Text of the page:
A pensioner performing a poem about male breast cancer, a York indie publisher, and a whole heap of persistence, have come together to produce a debut poetry collection for one writer at the tender age of 68.
Awakenings, published by Stairwell books of York, is the work of Richard Harries, a retired police officer from Withernsea. It’s a collection of Richard’s best work over the last ten years, which have seen him become a prominent figure in East Yorkshire’s spoken word scene.
Scan a local paper and you’ll often see a headline (with accompanying photo) of someone who has waited 60 years before deciding to put pen to paper, claiming to have “attracted interest from an American publisher”. Such stories invariably delve into the murky, crowded waters of Vanity Publishing: in short, for a fee, you can have a book in your hand to call your own which you can then inflict on family and friends and call yourself “a published writer”.
Richard’s story is different. Stairwell books is an independent, viable publisher that receives no public funding and has a diverse roster of writers. This means they only publish artists who are well known to Yorkshire audiences, and of sufficient commercial potential for the books to turn a profit.
It was whilst performing A Tale of Warning for Men at York Literature Festival in 2017, that Richard came to the attention of Rose Drew of Stairwell Books. Whilst Rose was complimenting him on his poem, which attempts to raise awareness of male breast cancer, Richard asked if she would be interested in publishing his work. She said no.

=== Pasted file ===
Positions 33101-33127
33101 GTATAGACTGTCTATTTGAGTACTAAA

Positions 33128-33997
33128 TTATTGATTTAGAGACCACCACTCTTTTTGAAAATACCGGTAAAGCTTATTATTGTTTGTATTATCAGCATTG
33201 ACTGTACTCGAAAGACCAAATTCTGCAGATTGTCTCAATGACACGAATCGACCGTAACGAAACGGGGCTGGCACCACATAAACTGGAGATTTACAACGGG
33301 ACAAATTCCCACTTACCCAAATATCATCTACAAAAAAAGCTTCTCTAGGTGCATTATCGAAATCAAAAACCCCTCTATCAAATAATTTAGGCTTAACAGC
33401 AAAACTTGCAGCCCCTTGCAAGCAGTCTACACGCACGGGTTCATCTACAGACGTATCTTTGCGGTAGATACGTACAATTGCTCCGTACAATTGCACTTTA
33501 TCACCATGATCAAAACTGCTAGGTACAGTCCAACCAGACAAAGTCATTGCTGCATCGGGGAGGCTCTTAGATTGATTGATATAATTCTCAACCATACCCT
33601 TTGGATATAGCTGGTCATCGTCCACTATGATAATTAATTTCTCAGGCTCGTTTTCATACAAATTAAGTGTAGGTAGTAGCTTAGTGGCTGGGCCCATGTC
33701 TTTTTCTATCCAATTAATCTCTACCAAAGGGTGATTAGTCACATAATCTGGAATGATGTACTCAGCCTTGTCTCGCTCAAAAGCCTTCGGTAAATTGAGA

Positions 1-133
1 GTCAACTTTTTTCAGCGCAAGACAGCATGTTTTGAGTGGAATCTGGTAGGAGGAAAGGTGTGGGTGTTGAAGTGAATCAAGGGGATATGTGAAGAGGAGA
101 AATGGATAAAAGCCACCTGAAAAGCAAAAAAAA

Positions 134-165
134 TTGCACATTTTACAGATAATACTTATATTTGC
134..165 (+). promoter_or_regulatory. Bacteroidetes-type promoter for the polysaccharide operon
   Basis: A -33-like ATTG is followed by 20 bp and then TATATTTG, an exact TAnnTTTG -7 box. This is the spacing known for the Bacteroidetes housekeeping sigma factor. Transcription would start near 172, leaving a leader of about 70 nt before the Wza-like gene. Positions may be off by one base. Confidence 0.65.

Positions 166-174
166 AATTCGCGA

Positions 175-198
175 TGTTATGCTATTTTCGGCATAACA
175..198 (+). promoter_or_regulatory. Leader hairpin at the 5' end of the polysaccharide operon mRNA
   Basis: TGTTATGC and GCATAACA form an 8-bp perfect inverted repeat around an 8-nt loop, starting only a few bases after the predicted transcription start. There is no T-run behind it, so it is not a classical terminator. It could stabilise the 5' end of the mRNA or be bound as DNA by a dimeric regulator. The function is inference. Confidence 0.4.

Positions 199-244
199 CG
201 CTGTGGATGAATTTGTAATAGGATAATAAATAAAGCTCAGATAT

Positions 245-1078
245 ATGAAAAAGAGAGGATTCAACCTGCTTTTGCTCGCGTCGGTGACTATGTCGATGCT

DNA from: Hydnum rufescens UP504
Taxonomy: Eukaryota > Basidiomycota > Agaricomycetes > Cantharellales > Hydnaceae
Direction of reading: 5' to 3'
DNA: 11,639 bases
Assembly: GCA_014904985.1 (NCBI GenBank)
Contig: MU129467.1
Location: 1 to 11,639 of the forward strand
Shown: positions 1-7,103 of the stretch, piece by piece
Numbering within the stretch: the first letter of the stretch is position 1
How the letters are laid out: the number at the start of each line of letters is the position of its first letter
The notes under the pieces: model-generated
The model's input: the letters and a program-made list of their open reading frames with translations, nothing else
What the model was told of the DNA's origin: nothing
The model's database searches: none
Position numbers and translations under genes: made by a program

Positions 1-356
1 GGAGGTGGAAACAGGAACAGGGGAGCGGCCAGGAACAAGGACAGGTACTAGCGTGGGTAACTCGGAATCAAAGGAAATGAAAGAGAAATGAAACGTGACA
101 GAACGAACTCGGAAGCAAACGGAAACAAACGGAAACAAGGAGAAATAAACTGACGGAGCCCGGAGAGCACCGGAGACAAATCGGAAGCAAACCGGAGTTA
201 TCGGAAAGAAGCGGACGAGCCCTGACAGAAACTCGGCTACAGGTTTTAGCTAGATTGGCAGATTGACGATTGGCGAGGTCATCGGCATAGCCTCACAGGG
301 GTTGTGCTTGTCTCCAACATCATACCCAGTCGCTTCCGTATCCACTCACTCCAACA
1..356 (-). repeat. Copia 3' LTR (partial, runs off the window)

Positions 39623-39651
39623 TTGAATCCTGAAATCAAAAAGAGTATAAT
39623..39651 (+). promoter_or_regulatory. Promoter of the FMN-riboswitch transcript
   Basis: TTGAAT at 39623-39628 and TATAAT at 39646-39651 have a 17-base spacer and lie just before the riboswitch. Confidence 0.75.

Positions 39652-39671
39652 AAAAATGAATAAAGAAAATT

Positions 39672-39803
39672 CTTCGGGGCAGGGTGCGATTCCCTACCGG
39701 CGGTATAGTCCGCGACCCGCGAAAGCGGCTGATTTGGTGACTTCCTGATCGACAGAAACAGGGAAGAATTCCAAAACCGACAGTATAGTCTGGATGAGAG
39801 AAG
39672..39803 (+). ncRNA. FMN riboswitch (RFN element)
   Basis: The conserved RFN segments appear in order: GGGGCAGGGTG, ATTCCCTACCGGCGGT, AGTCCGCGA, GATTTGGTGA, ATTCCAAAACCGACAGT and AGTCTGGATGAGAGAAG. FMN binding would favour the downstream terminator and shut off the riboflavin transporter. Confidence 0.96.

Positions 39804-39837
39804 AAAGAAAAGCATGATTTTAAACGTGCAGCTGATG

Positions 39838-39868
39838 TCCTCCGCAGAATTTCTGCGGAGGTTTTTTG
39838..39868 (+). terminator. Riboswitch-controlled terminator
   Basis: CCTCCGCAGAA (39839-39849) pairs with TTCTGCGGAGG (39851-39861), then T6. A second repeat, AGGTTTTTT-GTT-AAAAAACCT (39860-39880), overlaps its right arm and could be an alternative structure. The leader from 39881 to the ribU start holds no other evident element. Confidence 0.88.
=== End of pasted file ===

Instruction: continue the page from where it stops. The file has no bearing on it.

A year later, whilst he was appearing on BBC Radio Humberside, Rose contacted Richard and offered to publish his work. Why the delay? Rose explains:
“I love Richard’s poems, and yes, the male breast cancer poem was startling, fresh, and important, but we are a small publisher without external funding. A book will cost us £650 to £1,200 to bring out, dependent on size, and we can’t stay in business if we don’t recoup that investment.
“I had turned Richard down because we invest the same a amount of time whether the book sells 1 copy or 1,000 copies, and we’d rather work on books that might go out to 1,000 people! We are a business, and we fill an important niche: many unknown authors, who end up self publishing or with small presses, are female, or older, or LGBTQ.”
In Richard’s case, he impressed Stairwell by pre-selling his potential book to about 100 people straight away. This kind of behaviour is always warmly received by potential publishers.
“We love great writing, but books can fail if they don’t attract an audience, or if the author is reluctant to promote what is their work of art. Here Richard demonstrated he had all the qualities we need: good work, the ability to capture the interest of readers, and by gosh, he’s not shy! It was an easy decision at that point to take on his project.”
As well as performing all over the North, Richard organises poetry events himself in his home town of Withernsea, where he also has been heavily involved with the town’s Withfest, which combines a motorcycle gathering with an arts festival. In the last few years, it had been a hidden gem over in East Yorkshire in August. You could stroll, in the space of two hundred yards, from hearing a poet on one tented stage, to seeing stunt teams doing precision burnouts in a converted car park, to joining the crowds on the seafront hearing Hip-Hop from Hedon on the main stage. Such variety is what sustains good art.